View Gary's profile


1281 posts in 4289 days

#1 posted 01-04-2009 05:45 AM

I’m not sure if the Picassa photos will show correctly when linked here:

From Bedroom Remodeling
New Black Walnut window trim being dry fit on window. Raw walnut without any finish; straight off the tools—pre-final scraping and finishing.

From Bedroom Remodeling
Close up of new window trim being dry fit.

-- Gary, Florida

View Karson's profile


35111 posts in 4365 days

#2 posted 01-04-2009 05:54 AM

Gary: a great job. The Walnut looks great.. My home has cedar boards on the walls of the family room and they are 16’ long but they are o\put up with the smooth side visable.

I could imagine the rough cedar and dust.

-- I've been blessed with a father who liked to tinker in wood, and a wife who lets me tinker in wood. Southern Delaware soon moving to Virginia †

View Gary's profile


1281 posts in 4289 days

#3 posted 01-04-2009 06:23 AM

Thanks Karson.
I’ve been following most of your recent posts but haven’t posted much as I’ve been working hard on this.
I really like Savannah’s barn.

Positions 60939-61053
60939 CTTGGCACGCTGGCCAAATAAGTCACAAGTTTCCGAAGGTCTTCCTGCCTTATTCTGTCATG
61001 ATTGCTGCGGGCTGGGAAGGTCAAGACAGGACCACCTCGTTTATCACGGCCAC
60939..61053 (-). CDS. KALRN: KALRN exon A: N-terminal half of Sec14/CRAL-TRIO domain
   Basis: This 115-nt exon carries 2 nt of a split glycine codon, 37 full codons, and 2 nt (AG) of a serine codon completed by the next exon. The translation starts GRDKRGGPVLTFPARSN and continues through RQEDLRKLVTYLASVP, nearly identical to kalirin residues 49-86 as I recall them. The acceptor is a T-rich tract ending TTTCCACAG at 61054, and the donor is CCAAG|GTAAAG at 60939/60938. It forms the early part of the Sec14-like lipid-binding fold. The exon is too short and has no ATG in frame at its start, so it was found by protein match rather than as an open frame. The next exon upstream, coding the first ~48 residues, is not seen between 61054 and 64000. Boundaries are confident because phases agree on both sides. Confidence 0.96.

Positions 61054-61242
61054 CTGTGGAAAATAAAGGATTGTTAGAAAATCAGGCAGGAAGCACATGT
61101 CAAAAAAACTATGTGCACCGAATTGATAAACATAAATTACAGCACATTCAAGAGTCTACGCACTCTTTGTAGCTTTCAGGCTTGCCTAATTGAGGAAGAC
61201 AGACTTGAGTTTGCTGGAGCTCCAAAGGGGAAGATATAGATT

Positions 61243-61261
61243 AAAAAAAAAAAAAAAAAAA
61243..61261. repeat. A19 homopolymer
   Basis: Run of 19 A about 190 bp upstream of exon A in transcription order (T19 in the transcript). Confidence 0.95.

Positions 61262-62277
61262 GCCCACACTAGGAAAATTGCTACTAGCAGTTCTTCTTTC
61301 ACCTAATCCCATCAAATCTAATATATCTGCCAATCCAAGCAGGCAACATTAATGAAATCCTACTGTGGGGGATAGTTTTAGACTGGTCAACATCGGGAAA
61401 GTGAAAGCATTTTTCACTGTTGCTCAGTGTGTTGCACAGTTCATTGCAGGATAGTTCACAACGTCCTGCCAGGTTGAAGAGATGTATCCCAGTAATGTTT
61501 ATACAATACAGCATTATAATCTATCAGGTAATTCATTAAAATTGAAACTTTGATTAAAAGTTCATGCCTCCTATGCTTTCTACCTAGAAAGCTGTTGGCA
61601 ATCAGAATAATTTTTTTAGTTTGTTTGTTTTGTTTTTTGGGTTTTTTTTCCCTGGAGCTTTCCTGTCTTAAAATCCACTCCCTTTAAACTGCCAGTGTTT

The window trim has been harder than I’d imagined. I’ve run into many difficult issues.
The ogee profile along the window has a backcut rebate leaving a 3/8” reveal around the window jambs.
The extension jambs are longer than they need to be and they protrude unevenly beyond the drywall.
The 4/4 walnut wasn’t thick enough to mill the profile and create the reveal. And, Judy was adamant that I not try to cut the extension jambs back to the drywall. Her instincts were good, as trying to do that would’ve created other problems.
Here’s the challenge I ran into:
The windows are square but not plumb and true to the drywall anymore due to minor settling.
To use the milled 4/4 walnut with the ogee profile AND create a reveal, one option would’ve been to angle the walnut back to the wall creating the need for a compound miter to make the corners meet tightly. The angle changes as the distance from the extension jamb to the drywall varies, so each corner would’ve required a trial and error fit. As far as I’m concerned, that opens the door for mistakes and the opportunity to overcut something on the last tweak, causing the need to remake trim. I opted against that.
So long as I keep the new trim in a single plane, the miters could all be cut at 45 degrees and be tight.
However, this means I have to rip and plane walnut to build up the gap between the drywall and the new trim. Hence, the need to dry fit the trim as pictured so I can create a story stick for each side of the window.
I’ll be ripping and planing walnut that’ll be glue to the back of the new trim at the outer edge so there’s no gaps between the walnut and drywall.
Who knew something so simple could be so complex???
So far, mama’s really happy and that’s a great measure of success as far as I’m concerned.

Kudos to the folks who do finish remodeling all the time and don’t have any gaps! Y’all are good.


-- Gary, Florida